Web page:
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Top 10 Things You Didn’t Know About the Aquaman Movie

VO: Rebecca Brayton WRITTEN BY: Andrew Tejada

There’s an ocean of trivia surrounding the Atlantean king’s solo debut. For this list, we're looking at the most interesting trivia and behind-the-scenes tidbits we know about DC’s under-the-sea adventure. Join WatchMojo as we count down our picks for the Top 10 Things You Didn’t Know About the Aquaman Movie.


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Script written by Andrew Tejada

Top 10 Things You Didn’t Know About the Aquaman Movie

There’s an ocean of trivia surrounding the Atlantean king’s solo debut. Welcome to and today we’re counting down our picks for Top 10 Things You Didn’t Know About the Aquaman Movie.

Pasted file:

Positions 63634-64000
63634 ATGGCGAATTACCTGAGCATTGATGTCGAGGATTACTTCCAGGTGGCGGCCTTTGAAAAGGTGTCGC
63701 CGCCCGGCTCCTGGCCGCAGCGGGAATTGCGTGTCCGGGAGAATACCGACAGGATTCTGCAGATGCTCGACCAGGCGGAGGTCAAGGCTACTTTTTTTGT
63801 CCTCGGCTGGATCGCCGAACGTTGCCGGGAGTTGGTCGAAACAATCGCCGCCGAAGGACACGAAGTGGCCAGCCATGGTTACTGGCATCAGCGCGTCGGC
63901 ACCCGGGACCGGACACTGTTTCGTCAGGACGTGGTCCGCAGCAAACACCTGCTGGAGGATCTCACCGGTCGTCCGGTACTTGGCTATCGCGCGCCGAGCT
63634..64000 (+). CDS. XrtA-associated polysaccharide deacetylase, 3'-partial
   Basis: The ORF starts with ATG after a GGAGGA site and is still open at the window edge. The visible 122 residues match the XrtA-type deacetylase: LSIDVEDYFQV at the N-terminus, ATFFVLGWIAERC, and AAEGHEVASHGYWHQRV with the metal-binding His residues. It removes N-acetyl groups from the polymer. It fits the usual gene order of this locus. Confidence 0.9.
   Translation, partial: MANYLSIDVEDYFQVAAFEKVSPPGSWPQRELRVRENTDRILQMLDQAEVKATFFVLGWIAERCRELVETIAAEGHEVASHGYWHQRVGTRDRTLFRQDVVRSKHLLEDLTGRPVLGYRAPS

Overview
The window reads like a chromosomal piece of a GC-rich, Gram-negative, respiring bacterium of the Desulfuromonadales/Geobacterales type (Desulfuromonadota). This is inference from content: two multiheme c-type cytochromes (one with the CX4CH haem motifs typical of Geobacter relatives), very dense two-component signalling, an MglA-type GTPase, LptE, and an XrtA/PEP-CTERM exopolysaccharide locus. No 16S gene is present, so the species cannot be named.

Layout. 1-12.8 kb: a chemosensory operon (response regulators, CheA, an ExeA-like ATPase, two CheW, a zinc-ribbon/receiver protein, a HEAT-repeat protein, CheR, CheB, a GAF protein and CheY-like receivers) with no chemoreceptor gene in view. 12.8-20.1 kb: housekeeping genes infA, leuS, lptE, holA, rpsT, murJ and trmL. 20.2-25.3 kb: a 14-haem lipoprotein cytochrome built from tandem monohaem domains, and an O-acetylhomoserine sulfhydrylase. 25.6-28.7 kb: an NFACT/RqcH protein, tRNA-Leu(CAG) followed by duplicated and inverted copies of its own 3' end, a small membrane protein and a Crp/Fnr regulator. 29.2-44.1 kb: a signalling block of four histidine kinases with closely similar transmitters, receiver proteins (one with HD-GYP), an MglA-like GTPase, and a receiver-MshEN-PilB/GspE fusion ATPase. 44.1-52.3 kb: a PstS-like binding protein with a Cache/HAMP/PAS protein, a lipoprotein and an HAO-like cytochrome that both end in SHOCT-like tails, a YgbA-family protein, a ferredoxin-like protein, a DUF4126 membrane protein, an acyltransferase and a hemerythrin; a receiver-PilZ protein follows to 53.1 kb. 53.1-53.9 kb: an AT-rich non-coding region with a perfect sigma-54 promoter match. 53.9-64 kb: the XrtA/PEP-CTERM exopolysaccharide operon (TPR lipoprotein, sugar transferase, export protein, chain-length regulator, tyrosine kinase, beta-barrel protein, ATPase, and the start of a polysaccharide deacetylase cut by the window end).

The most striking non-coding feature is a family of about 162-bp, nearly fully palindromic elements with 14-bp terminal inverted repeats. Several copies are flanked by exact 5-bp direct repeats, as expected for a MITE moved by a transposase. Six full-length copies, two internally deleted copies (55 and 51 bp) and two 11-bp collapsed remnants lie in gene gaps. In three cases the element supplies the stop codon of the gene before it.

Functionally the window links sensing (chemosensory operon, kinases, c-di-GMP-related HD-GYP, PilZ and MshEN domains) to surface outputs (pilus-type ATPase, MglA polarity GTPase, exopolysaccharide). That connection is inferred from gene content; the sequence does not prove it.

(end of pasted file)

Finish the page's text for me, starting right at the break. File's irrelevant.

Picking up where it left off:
For this list, we're looking at the most interesting trivia and behind-the-scenes tidbits we know about DC’s under-the-sea adventure.

#10: Inspired by the New 52

From his squeaky clean “Super Friends” portrayal to his gritty 90s reboot, there’ve been many interpretations of Aquaman over the years. The writers of his solo film will base their version of the hero on his thrilling New 52 incarnation. Trailers have suggested that story details such as Aquaman’s parentage and the vicious Trench villains will be ripped straight from the pages of the comics. But since the writers are remixing elements like Mera’s backstory, the movie won’t be an exact retread of what fans have read before. Whether they borrow a little or a lot, the writers will be taking cues from a strong foundation.

#9: Michael Beach Played Black Manta… Sort of